Consider this passage from 1 Peter 3,

1 Peter 3:1-6 KJV Likewise, ye wives, be in subjection to your own husbands; that, if any obey not the word, they also may without the word be won by the conversation of the wives;

While they behold your chaste conversation coupled with fear.

Whose adorning let it not be that outward adorning of plaiting the hair, and of wearing of gold, or of putting on of apparel;

But let it be the hidden man of the heart, in that which is not corruptible, even the ornament of a meek and quiet spirit, which is in the sight of God of great price.

For after this manner in the old time the holy women also, who trusted in God, adorned themselves, being in subjection unto their own husbands:

Even as Sara obeyed Abraham, calling him lord: whose daughters ye are, as long as ye do well, and are not afraid with any amazement.

Assuming that the Bible is the authoritative word of God, what is an overview of arguments that are given by pastors or congregations who allow female attendees to wear their hair in plaits?

  • 1
    This question is opion-based. That means any answers would have to be the opinion of the answerer. That is not good for this site, because answers should demonstrate Biblical or critical scholarship. I'm going to edit the question for you so that you are more likely to get a good answer.
    – Andrew
    Commented May 10, 2016 at 11:59
  • 3
    Most translations don't say that women should not plait their hair.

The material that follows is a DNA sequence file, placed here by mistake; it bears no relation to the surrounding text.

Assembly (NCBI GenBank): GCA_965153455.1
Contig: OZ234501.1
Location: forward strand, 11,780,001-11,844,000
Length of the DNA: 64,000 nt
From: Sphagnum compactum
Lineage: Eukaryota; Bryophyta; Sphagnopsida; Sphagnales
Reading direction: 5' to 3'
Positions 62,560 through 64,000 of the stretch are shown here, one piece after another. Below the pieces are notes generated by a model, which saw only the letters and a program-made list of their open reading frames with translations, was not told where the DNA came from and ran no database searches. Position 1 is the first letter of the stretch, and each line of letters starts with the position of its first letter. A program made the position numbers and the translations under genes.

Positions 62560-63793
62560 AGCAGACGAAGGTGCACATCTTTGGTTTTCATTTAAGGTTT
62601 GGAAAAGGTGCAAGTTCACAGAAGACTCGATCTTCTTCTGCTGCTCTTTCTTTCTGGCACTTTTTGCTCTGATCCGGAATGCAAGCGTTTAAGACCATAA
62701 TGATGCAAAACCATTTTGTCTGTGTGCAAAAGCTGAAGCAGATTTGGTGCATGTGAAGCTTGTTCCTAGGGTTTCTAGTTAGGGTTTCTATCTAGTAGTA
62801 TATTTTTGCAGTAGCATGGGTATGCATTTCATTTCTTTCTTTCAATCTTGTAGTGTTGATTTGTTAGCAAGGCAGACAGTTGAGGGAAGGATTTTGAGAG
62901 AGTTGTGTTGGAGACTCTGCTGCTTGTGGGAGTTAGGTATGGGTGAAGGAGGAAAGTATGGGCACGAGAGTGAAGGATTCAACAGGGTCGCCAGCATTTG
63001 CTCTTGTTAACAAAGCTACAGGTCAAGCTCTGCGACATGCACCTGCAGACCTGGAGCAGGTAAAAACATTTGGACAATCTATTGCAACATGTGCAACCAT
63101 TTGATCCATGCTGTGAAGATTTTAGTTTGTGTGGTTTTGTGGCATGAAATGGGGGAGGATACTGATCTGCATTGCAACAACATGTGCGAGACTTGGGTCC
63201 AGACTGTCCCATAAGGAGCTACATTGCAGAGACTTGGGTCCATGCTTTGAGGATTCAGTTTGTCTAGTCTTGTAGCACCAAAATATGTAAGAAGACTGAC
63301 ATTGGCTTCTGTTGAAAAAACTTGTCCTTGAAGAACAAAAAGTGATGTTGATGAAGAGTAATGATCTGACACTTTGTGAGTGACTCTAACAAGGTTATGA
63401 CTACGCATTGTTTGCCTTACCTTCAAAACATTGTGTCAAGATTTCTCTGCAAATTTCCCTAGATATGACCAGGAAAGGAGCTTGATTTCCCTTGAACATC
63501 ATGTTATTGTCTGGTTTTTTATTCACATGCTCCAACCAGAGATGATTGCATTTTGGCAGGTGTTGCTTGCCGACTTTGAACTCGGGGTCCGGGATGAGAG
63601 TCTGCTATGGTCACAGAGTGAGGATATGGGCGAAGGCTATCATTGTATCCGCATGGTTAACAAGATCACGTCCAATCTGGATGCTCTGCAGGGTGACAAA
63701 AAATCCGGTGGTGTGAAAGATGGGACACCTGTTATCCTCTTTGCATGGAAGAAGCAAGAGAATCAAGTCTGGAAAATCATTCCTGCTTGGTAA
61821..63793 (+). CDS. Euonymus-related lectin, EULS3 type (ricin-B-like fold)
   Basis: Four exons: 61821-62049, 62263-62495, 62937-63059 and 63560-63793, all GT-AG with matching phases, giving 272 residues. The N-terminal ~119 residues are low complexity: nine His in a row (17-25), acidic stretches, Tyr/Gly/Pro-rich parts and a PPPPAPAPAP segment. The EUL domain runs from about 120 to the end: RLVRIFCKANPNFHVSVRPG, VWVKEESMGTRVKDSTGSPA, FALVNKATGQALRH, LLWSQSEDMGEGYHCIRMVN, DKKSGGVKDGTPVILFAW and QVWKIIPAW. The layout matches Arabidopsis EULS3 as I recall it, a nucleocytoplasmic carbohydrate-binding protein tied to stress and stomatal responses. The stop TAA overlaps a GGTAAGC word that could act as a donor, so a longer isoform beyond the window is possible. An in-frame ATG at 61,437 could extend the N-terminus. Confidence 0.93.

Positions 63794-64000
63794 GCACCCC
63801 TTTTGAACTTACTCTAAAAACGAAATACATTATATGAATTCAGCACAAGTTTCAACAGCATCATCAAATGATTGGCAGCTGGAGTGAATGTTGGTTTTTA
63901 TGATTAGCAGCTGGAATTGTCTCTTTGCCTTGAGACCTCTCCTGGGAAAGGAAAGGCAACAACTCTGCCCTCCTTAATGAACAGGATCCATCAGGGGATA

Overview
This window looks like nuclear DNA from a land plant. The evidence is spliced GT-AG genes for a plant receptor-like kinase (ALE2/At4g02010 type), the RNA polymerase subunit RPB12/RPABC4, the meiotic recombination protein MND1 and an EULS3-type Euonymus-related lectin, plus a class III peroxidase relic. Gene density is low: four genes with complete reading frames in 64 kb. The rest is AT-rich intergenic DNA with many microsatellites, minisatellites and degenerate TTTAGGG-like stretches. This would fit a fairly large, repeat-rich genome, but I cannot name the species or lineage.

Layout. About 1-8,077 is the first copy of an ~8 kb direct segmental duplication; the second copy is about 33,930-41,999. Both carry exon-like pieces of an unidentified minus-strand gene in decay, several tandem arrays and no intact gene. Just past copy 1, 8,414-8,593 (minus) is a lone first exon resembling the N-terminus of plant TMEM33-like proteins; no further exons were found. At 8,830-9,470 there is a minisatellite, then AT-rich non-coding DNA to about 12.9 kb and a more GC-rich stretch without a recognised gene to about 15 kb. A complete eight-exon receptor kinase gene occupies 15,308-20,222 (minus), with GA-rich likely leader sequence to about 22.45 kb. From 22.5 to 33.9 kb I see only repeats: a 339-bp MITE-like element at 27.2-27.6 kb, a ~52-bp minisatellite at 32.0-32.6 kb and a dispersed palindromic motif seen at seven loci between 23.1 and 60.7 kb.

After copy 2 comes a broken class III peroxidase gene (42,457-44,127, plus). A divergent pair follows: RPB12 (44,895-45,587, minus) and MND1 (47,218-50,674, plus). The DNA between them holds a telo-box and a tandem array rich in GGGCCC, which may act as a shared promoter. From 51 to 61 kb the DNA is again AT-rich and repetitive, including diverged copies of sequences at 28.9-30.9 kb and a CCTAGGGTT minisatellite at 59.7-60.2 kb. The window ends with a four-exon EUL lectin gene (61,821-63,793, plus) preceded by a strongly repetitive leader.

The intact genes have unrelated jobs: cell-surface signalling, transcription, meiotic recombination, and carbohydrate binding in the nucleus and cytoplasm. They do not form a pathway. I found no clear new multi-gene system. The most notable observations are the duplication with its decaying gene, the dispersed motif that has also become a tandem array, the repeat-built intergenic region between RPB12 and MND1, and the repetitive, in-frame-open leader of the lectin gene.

– curiousdannii
    Commented May 10, 2016 at 12:25
  • @curiousdannii braid?
    – Andrew
    Commented May 11, 2016 at 0:19

2 Answers 2


3:1 Wives, in the same way submit yourselves to your own husbands so that, if any of them do not believe the word, they may be won over without words by the behavior of their wives,

This is one of the most misunderstood lines in the Bible, which in its first glance is a clear expression of misogyny. It isn't. This is to actually teach the women to be creative in their ways to pitch to their husbands the beauty of Jesus' word. Society during Biblical times are truthfully, so limiting to women that any overt attempt for women to Christianize their husband would be seen as emasculating. The women, thus, need to be subtle.

2 when they see the purity and reverence of your lives.

Simply, actions speak louder than words. A naggy woman preaching the Word of God is more off-putting than a quiet woman showing a Christian lifestyle, don't you think?

3 Your beauty should not come from outward adornment, such as elaborate hairstyles and the wearing of gold jewelry or fine clothes.

This is actually feministic, as it says that women, who tend to be insecure about their looks more than men, have to stop validating their appeal from society's unrealistic expectations of beauty, especially men's sexual desires.

4 Rather, it should be that of your inner self, the unfading beauty of a gentle and quiet spirit, which is of great worth in God’s sight.

Again, subtlety and integrity of character as a measure of beauty.

5 For this is the way the holy women of the past who put their hope in God used to adorn themselves. They submitted themselves to their own husbands,

6 like Sarah, who obeyed Abraham and called him her lord. You are her daughters if you do what is right and do not give way to fear.

That again, being lower than a man in the food chain may be an oppressive condition, but it can be used as leverage, especially in showing that the Christian way of life is superior to any other lifestyle.

A smart eagle does not show her claws.

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    The economy of the Trinity shows us that diversity does not affect value, that hierarchy in authority and headship is a matter of role, not importance or worth or equality. Jesus submitted to the Father and was still no less God. So a wife may submit to her husband and be no less human. Husbands have their role too, continuing in v7. +1
    – Joshua